Teach Don’t Preach – Thanks for Supporting the Campaign for Secular Education

Thank you for making a donation to producing a curriculum teaching primary and secondary school children in Ireland about atheism. We value your support.

The Teachdontpreach.ie website is published by Atheist Ireland as part of our “Teach Don’t Preach” campaign for a secular Irish education system based on human rights law.

The site includes information, resources and a discussion forum about secular education, education rights in the constitution, education and discrimination legislation, the denomination school system in Ireland and sample letters to help you to opt your child out of religious education classes whether primary or secondary.

Parents have the right for their children to be educated at school free from indoctrination contrary to their own religious beliefs. They should also have the right to be treated equally in terms of admissions policy. In Ireland, in practical terms, most non-religious, atheist or secular (and some religious) parents are denied these rights.

The vast majority of our primary schools in Ireland are church controlled, over 90% by the Catholic and about 6% by Protestant churches. The Irish State provides education through the Department of Education and Skills and most schools are publicly funded (teachers salaries, school operating costs, school transport, school repairs and building) but essentially privately (religiously) controlled.

The Irish Catholic Bishops say that “Catholic schools seek to reflect a distinctive vision of life and a corresponding philosophy of education, based on the Gospel of Jesus Christ.”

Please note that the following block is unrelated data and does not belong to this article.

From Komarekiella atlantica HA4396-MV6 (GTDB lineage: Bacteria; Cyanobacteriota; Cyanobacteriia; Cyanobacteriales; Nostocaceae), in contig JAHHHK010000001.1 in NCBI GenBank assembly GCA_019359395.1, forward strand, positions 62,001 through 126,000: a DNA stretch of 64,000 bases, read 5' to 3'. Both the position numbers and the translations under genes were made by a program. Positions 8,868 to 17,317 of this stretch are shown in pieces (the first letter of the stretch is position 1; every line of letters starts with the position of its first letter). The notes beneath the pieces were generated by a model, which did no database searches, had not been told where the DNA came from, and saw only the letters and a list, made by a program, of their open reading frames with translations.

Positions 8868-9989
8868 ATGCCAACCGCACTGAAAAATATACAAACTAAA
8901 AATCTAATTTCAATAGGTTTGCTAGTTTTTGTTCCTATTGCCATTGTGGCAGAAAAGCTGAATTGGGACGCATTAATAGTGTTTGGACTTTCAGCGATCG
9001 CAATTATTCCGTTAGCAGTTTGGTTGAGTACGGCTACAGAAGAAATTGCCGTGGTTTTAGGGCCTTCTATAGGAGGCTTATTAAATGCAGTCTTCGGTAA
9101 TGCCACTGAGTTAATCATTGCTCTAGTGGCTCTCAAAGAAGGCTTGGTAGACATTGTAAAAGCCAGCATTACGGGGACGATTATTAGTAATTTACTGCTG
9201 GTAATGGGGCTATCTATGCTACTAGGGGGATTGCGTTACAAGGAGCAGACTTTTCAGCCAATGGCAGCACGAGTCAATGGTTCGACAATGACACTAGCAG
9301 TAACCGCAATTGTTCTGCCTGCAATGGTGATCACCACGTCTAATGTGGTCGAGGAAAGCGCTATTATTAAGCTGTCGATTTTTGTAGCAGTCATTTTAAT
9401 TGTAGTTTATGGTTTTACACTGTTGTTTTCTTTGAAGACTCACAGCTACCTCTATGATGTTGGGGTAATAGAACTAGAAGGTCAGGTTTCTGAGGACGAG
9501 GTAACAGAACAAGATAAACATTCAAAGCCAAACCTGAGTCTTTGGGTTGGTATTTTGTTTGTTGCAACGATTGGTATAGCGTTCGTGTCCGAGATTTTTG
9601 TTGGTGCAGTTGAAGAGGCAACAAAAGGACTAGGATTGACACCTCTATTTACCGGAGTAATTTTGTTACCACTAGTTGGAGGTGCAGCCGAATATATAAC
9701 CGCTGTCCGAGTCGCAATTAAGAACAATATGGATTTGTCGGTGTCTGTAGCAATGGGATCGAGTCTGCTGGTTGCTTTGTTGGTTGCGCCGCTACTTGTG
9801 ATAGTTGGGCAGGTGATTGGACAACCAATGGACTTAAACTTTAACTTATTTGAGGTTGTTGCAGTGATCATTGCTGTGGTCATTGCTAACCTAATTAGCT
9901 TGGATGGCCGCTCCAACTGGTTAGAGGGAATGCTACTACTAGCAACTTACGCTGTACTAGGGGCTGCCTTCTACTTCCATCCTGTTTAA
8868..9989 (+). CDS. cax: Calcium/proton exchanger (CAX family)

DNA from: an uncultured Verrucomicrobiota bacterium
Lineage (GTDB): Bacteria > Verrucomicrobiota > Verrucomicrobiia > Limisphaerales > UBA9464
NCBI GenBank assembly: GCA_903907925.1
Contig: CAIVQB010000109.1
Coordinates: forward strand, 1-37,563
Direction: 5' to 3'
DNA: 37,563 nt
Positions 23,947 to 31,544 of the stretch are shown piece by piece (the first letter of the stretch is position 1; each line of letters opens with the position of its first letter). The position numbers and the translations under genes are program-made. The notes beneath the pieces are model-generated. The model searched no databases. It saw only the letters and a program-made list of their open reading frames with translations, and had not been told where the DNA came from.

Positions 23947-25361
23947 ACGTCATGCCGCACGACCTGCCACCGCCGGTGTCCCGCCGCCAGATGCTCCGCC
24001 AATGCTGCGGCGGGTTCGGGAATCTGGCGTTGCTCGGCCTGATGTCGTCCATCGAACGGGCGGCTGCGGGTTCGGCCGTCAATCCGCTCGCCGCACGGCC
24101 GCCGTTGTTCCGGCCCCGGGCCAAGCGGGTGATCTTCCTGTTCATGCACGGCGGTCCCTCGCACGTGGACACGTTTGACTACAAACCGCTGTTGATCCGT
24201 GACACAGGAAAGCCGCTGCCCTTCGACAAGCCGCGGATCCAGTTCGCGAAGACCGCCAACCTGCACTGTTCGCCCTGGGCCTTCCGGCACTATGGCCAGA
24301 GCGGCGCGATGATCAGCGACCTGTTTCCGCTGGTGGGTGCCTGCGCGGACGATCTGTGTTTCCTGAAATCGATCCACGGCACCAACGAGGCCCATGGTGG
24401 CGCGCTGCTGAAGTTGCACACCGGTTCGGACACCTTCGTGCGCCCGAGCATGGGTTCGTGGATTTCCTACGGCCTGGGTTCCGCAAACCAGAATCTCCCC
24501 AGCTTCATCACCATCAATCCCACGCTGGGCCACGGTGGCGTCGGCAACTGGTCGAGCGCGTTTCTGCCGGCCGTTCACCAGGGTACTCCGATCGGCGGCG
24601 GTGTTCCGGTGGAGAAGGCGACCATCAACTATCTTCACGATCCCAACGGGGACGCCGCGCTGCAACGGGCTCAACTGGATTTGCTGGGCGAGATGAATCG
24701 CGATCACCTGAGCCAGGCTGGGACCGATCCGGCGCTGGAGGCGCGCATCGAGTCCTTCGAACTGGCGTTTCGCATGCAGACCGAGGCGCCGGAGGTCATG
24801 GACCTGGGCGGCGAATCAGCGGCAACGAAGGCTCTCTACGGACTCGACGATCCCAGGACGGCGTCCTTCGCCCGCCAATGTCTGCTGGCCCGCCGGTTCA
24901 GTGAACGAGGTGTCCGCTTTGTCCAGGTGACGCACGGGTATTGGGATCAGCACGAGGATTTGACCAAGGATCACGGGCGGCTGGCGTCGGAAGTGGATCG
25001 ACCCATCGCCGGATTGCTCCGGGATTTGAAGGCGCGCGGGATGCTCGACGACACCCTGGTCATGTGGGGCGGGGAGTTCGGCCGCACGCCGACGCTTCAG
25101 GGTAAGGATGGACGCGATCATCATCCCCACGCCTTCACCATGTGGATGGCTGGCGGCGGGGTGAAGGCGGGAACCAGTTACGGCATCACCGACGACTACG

The Irish State is legally obliged (by statute, legislation, the constitution and international human rights agreements) to provide religiously neutral school environments if  continuing to provide education through denominational schools. The state is also legally obliged to ensure no religious discrimination in admission to schools and in places of employment. Claiming that denominational schools are inclusive while discriminating in access on religious grounds is absurd. Continuing to operate a “religious integrated curriculum” (because of the historic requirements of Rules for National Schools Rule 68) is a breach human rights law (the right to be free from discrimination and the right to freedom of conscience).

Atheist Ireland believes that a secular education system is essential to the building of an ethical and secular society. One of the most powerful ways in which religion maintains its hold on society is by teaching children fantastic tales as truth when they are at an intellectually formative age.

Atheist Ireland is an advocacy group that promotes reason and atheism over superstition and supernaturalism, and that campaigns for an ethical and secular Ireland where the state does not support or fund or give special treatment to any religion.


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